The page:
Role for post-exposure prophylaxis is not compelling, at least among clinical/healthcare worker exposures
Washington June 9
A double-blind placebo-controlled RCT found that prophylactic hydroxychloroquine fails to prevent symptomatic infection after SARS-CoV-2 exposure.
Medical Center Guidance on Prophylactic Use of Hydroxychloroquine
There is currently no proven role for post exposure prophylaxis for people healthcare workers with a known COVID-19 exposure. They should follow self-quarantine for 14-days and monitor for symptoms. Healthcare workers should follow instructions from Occupational Health.
Brigham April 17
No provision for prophylactic or outpatient use.
Cleveland April 16
In accordance with state regulations, hydroxychloroquine may not be prescribed without a confirmed diagnosis of COVID-19 disease.
Washington April 15
Post exposure prophylaxis (PEP) of COVID-19 is not currently recommended. For household contacts or health care workers with COVID-19 exposure, there is an ongoing randomized clinical trial of hydroxychloroquine PEP at UW Medicine (NCT04328961).
Hydroxychloroquine is not recommended outside of the context of a clinical trial.
We do not recommend routine post-exposure prophylaxis. If signs/symptoms develop, follow treatment guidelines above.
Despite reports of efficacy of azithromycin plus hydroxychloroquine to treat SARS-CoV-2, azithromycin should not be added to hydroxychloroquine only to treat SARS-CoV-2. The efficacy of combination azithromycin and hydroxychloroquine comes from a study with significant limitations. In addition, the International Society of Antimicrobial Chemotherapy recently redacted the article because of scientific concerns.
Mt. Sinai April 10
Hydroxychloroquine is NOT recommended for use in patients without PCR-confirmed COVID-19
Hydroxychloroquine is currently being investigated in post-exposure prophylaxis in healthcare workers (NCT04308668).
Michigan April 6
The data is not strong enough to recommend routine use of hydroxychloroquine.
Toronto April 2
Chloroquine and hydroxychloroquine (with or without azithromycin) are not recommended for patients with COVID-19 outside of approved clinical trials or where other indications would justify its use (e.g. chronic rheumatological conditions).
Yale March 24
There are currently no FDA approved medications for treatment of COVID-19; but several readily available oral medications have demonstrated possible activity against SARS CoV-2 including hydroxychloroquine, HIV-1 protease inhibitors (e.g., lopinavir-ritonavir, atazanavir, tipranavir), and azithromycin. None of these agents have been studied in large clinical trials (with or without placebo) to support their off label use in the ambulatory setting for the treatment/prevention of COVID 19 patients.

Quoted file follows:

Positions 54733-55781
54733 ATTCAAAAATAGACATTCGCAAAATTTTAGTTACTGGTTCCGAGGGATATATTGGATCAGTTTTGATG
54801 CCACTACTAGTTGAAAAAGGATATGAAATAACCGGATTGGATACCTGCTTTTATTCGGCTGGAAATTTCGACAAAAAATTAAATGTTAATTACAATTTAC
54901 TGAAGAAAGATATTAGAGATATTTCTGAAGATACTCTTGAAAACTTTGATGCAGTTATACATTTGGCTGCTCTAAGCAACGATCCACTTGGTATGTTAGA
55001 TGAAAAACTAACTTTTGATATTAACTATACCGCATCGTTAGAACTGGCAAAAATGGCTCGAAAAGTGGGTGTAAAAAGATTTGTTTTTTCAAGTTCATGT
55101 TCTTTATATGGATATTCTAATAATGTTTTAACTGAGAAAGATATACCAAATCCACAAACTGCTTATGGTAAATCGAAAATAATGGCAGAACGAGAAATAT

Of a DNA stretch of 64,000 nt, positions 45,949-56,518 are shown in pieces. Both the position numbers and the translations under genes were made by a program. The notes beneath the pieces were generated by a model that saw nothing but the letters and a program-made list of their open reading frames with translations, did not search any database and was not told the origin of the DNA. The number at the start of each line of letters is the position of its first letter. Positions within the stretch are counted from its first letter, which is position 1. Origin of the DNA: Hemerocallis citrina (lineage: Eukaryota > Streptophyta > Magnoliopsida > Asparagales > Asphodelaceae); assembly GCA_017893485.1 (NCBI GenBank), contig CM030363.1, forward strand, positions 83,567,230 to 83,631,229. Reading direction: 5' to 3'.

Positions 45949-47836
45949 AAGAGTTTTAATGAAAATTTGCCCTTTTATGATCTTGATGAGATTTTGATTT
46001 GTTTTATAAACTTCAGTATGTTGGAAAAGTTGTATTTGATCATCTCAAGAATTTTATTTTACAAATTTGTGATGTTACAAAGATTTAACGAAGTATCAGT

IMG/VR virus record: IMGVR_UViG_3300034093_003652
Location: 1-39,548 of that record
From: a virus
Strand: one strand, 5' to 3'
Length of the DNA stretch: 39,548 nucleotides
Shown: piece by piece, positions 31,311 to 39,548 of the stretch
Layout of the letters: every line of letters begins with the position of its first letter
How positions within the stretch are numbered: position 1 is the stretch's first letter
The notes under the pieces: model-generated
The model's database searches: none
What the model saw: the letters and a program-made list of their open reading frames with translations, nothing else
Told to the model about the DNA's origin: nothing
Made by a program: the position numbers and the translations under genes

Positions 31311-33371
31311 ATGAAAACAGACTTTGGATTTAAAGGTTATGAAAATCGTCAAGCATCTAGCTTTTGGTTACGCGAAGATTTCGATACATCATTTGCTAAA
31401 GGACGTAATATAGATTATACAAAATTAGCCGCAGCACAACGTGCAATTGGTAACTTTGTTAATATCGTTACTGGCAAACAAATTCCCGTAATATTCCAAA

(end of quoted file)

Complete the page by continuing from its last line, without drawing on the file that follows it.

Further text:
The use of these “re-purposed” medications in the outpatient setting is inappropriate, and will result in shortages, which will impact treatment of patients for whom these medications are indicated by FDA approval, established clinical experience, or for the severely ill inpatients with COVID-19.
Outpatient prescribing of hydroxychloroquine, HIV-1 protease inhibitors, and azithromycin should be reserved ONLY for patients who have medical conditions where their use has been established and there are no other alternatives.
Definition of terms
Guideline: Guidance developed by a professional society or government agency, intended for use at multiple hospitals.
ACOEM- American College of Occupational and Environmental Medicine ACP–American College of Physicians
ASHP–American Society of Health System Pharmacists CEBM–University of Oxford Centre for Evidence-based Medicine EM-RAP–Emergency Medicine Reviews and Perspectives
Living Evidence–an ad hoc collaboration of Cochrane Collaboration members and hospital health technology assessment specialists
SIDP–Society of Infectious Disease Pharmacists
July 1: Updated ACP and medical center guidance. Outdated guidance removed. New section for systematic reviews, other evidence reviews updated. Conclusions strengthened.
April 21: Updated evidence reviews and medical center guidance. April 11: Initial report.
About this report
A Rapid Guidance Summary is a focused synopsis of recommendations from selected guideline issuers and health care systems, intended to provide guidance to Penn Medicine providers and administrators during times when latest guidance is urgently needed. It is not based on a complete systematic review of the evidence. Please see the CEP web site for further details on the methods for developing these reports.
Lead analyst: Matthew D. Mitchell, PhD (CEP) Evidence team leader: Emilia J. Flores, PhD, RN (CEP) Reviewer:
Reviewers: George L. Anesi, MD, MSCE, MBE (Crit. Care); Kathleen O. Degnan, MD (Medicine); Keith W. Hamilton, MD (Medicine); Nikhil K. Mull, MD (CEP)